My Hometown: What Detroit’s Demise Says About America

Detroit native calls Motown’s economic, racial, and social ills a warning for the nation.

AP
Ron Fournier
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Ron Fournier
July 23, 2013, 3:44 p.m.

My an­cest­ors helped build De­troit. The Fourniers were fur-trap­pers and farm­ers liv­ing hard by the De­troit River un­til the fledgling auto in­dustry beckoned in the early 1900s with a bet­ter deal: $5 a day and a pen­sion.

In the 1960s, my fath­er op­ted out of the fam­ily busi­ness to be a po­lice of­ficer. He served De­troit for 25 years as part of the elite mo­tor­cycle unit that doubled as the ri­ot squad. One of my earli­er memor­ies is of my par­ents, dressed in church clothes, leav­ing our house to at­tend the 1967 fu­ner­al of a ri­ot cop.

Mom and dad raised four chil­dren at 15285 Coram in the city’s north­east corner, the same block upon which they were raised. All this to say: I love my ho­met­own. And I hate what De­troit’s de­mise might bode for our coun­try.

Wrench­ing eco­nom­ic change … in­come in­equal­ity … polit­ic­al cor­rup­tion … in­ef­fect­ive gov­ern­ment … ri­gid in­sti­tu­tions … chron­ic debt and ra­cism — these are the things that bank­rup­ted De­troit, mor­ally and fisc­ally, and they’re an ex­ag­ger­ated re­flec­tion of the na­tion’s chal­lenges.

Eco­nomy: De­troit failed to ad­apt to the glob­al eco­nomy and to di­ver­si­fy for the postin­dus­tri­al era. “Some­times the losers from eco­nom­ic change are in­di­vidu­als whose skills have be­come re­dund­ant; some­times they’re com­pan­ies, serving a mar­ket niche that no longer ex­ists; and some­times they’re whole cit­ies that lose their place in the eco­nom­ic eco­sys­tem,” wrote eco­nom­ic colum­nist Paul Krug­man in today’s New York Times. Some­times, the vic­tims are whole coun­tries, a fact that seems lost on Wash­ing­ton, where the lead­er­ship is po­lar­ized and smart ideas go to die.

In­come in­equal­ity: The un­em­ploy­ment rate in De­troit is more than 18 per­cent. Per cap­ita in­come is pathet­ic­ally low, near $15,000. Life is much bet­ter for sub­urb­an res­id­ents. In Grosse Pointe, Mich., sep­ar­ated from De­troit by the aptly named Al­ter Road, the me­di­an fam­ily in­come is more than $100,000, and un­em­ploy­ment is not a prob­lem.

Bad gov­ern­ment:  “The city’s op­er­a­tions have be­come dys­func­tion­al and waste­ful after years of budget­ary re­stric­tions, mis­man­age­ment, crip­pling op­er­a­tion­al prac­tices and, in some cases, in­dif­fer­ences or cor­rup­tion,” De­troit’s emer­gency man­ager Kevyn Orr wrote in May. “Out­dated policies, work prac­tices, pro­ced­ures, and sys­tems must be im­proved con­sist­ent with best prac­tices of 21st-cen­tury gov­ern­ment.” It would not be a stretch to ap­ply Orr’s words to the fed­er­al gov­ern­ment.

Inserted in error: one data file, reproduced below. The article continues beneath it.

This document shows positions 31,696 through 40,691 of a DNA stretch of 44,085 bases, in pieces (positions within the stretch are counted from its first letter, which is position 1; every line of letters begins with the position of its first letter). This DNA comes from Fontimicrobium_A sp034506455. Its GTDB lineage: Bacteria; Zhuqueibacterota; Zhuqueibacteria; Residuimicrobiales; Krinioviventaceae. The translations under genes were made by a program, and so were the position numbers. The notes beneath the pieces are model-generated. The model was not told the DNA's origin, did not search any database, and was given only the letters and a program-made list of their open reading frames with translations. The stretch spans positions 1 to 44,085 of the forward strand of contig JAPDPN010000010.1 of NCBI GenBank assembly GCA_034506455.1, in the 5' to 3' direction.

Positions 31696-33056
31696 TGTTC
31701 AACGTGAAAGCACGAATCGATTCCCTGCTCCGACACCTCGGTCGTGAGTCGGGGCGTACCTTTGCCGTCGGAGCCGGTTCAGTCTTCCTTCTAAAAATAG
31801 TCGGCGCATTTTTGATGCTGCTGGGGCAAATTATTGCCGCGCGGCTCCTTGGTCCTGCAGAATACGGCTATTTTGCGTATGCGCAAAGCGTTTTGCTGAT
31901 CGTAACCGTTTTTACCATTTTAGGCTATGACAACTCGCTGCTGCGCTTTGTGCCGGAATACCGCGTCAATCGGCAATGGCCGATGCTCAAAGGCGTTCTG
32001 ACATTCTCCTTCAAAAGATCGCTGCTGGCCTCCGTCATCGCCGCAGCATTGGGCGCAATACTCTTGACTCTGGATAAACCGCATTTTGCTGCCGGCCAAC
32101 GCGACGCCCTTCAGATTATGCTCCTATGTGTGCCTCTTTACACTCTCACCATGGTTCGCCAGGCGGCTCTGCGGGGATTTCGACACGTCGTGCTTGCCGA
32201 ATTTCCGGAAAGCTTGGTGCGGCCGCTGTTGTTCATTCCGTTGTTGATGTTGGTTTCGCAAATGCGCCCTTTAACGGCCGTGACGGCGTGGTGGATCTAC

Broken prom­ises: The group most at risk in De­troit’s bank­ruptcy may be the city’s 20,000 re­tir­ees (in­clud­ing my fath­er and many friends and fam­ily mem­bers). Of De­troit’s over­all debt, about half rep­res­ents pen­sion and health be­ne­fits prom­ised to re­tir­ees, ac­cord­ing to The Wash­ing­ton Post. This is be­cause city lead­ers bor­rowed against pen­sion funds and mort­gaged the fu­ture—not un­like what Wash­ing­ton’s lead­er­ship is do­ing to So­cial Se­cur­ity and Medi­care.

Ri­gid in­sti­tu­tions: Gov­ern­ment agen­cies, busi­nesses, schools, churches, the me­dia, and vir­tu­ally every oth­er city in­sti­tu­tion failed to help res­id­ents weath­er the tu­mult of the last four dec­ades of the 20th cen­tury. In par­tic­u­lar, big labor nev­er man­aged a second act after an­chor­ing the rise of the Amer­ic­an middle class in De­troit. Uni­on mem­ber­ship and in­flu­ence has de­clined in De­troit and else­where, con­sidered by many to be more of an obstacle than a solu­tion.

Ra­cial ten­sions: Ra­cism and ra­cial po­lar­iz­a­tion have a long and an ugly his­tory in De­troit. The 1967 ri­ots caused many whites to leave the city. White flight in­creased in the 1970s, when school bus­ing and a ban on real-es­tate “red lin­ing” threatened the nasty tra­di­tions of se­greg­a­tion. Craven real es­tate agents hired black wo­men to push baby strollers through white neigh­bor­hoods, then knocked on doors ur­ging res­id­ents to sell “be­fore it’s too late.”  

The fal­lout from George Zi­m­mer­man’s tri­al struck a chord with this De­troit nat­ive, par­tic­u­larly Pres­id­ent Obama’s elo­quent re­marks about Trayvon Mar­tin and black Amer­ic­ans. As a kid, I was told to lock my car doors in “black neigh­bor­hoods.” The own­er of De­troit store where I worked ordered me to fol­low young black men in­to the aisles “to keep an eye on them.”

On race and oth­er is­sues, De­troit should be a warn­ing to the coun­try. It was—and in many ways, still is—a great city, but poor lead­er­ship and an am­bi­val­ent cit­izenry al­lowed De­troit’s prob­lems to fester, grow, and even­tu­ally over­whelm it. A na­tion can make the same mis­take.

Co­in­cid­ent­ally, when De­troit de­clared bank­ruptcy, I was wrap­ping up a Michigan va­ca­tion. The high­light was my daugh­ter’s wed­ding. She lives and works in the city, and got mar­ried in a church not far from where the Fourniers once trapped beavers and farmed. Her fam­ily drove in from the sub­urbs to a city they had aban­doned (and that had aban­doned them). The wed­ding re­cep­tion was at the De­troit His­tor­ic­al Mu­seum, where the Fourniers danced to Mo­town mu­sic in the brick-and-cobble­stone streets of “Old De­troit.” We toasted the fu­ture.

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